Locks head online in 2014

This the final article in a three-part series on locks in 2014.

Online locks and tie-ins to other systems will be key trends in door locks in the year ahead.

“More and more hotels are looking at locks as part of a whole room automation and energy-management system,” said Alastair Cush, director of product marketing at Kaba Lodging.

Virtual Event

HOTEL OPTIMIZATION PART 2 | Now Available On-Demand

Survival in these times is highly dependent on a hotel's ability to quickly adapt and pivot their business to meet the current needs of travelers and the surrounding community. Join us for Optimization Part 2 – a FREE virtual event – as we bring together top players in the industry to discuss alternative uses when occupancy is down, ways to boost F&B revenue, how to help your staff adjust to new challenges and more, in a series of panels focused on how you can regain profitability during this crisis.

Online locks allow for the implementation of many new security features, particularly in larger properties, said Cush. For example, online locks allow hotel staff to get intruder warnings and other alerts from all over the property. Additionally, staff can broadcast a cancel code to all of a hotel’s door locks.

For 2014, Cush said he expects to look into more interfaces with hotel energy management systems, as well as RFID locks. RFID chips enable interfaces with other hotel operations, such as point of sale systems and other systems that could work with an RFID chip.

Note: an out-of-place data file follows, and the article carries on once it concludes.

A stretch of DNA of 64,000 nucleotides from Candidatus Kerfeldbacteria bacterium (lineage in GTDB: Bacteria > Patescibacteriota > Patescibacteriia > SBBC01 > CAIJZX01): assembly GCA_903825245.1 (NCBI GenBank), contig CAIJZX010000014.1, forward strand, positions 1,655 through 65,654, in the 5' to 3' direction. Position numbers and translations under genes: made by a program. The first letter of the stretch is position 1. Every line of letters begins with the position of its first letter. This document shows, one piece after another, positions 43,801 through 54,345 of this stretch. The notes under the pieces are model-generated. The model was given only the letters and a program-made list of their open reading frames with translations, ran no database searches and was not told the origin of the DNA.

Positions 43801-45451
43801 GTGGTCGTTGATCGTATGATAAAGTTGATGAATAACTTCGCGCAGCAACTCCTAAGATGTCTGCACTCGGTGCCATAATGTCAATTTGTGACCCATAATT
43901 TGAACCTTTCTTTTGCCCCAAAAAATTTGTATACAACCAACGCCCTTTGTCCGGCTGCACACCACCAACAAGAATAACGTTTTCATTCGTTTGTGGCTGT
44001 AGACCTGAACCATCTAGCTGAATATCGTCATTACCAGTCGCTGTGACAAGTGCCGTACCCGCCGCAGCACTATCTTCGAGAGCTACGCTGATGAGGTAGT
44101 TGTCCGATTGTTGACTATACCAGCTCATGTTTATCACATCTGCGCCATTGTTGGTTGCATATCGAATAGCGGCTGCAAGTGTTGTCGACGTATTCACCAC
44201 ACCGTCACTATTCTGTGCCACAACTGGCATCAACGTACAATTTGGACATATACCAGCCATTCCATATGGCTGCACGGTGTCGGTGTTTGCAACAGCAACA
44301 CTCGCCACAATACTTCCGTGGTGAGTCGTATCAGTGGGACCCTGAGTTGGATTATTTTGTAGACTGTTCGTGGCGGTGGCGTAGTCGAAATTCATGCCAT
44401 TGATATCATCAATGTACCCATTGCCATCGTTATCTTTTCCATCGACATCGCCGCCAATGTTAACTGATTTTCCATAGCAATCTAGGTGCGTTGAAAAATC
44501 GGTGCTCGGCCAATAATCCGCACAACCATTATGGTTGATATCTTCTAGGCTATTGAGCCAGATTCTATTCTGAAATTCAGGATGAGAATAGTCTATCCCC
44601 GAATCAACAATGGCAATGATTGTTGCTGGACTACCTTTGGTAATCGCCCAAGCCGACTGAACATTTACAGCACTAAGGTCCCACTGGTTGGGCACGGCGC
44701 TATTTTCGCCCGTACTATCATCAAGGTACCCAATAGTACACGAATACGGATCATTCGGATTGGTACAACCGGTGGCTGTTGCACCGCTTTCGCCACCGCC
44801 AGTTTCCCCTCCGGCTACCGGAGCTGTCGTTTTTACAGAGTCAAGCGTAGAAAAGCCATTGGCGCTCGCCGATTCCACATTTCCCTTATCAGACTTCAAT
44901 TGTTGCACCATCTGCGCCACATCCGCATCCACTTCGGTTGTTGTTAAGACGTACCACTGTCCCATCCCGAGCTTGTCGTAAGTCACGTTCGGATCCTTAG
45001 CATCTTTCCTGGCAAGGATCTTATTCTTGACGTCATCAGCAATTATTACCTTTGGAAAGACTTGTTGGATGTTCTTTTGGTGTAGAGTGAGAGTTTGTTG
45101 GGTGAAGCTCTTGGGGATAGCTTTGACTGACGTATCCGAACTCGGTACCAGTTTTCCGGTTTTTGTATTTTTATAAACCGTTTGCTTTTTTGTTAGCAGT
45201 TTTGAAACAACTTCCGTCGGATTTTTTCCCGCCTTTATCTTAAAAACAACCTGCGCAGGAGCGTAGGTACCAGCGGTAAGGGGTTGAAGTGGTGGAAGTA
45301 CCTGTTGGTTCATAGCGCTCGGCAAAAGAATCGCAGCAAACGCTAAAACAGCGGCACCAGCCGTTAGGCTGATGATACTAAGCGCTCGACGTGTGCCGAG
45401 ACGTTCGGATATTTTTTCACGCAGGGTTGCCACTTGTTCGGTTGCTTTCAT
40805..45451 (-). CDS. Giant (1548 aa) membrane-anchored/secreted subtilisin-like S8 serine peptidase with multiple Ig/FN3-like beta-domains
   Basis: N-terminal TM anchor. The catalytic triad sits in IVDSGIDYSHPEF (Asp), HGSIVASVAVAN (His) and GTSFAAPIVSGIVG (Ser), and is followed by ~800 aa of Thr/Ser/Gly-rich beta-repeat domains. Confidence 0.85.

Networked locks can also control access within a property on a broader basis than determining which guests have access to which room, said Matthew Mrowczynski, VP global hospitality, Salto Systems. With a networked system, wireless hot spots can revalidate staff RFID cards upon the start of their shift each day and set them to expire after their shift is complete. If a master key is lost, instead of reprogramming each door lock, staff cards can be set to kill the lost master card the first time a staff member touches that lock that day. When a staff member punches out for the day, all the information their card has collected is written to a server for reporting.

Hoteliers must look at locks that network with each other and other parts of the hotel as systems, rather than standalone products, said Mrowczynski.

“Electronic locking systems are not locks, they’re locking systems,” Mrowczynski said. “They have to recognize different levels of integration and security.”



Suggested Articles

The £18.4 million fine stems from a data breach discovered after the company purchased Starwood Hotels & Resorts Worldwide.

The tool complements Zeno Travel, and the two work together as an expense-management and travel-booking platform.

New research suggests 64 percent of hospitality professionals believe the risk of a data breach increases when employees work off site.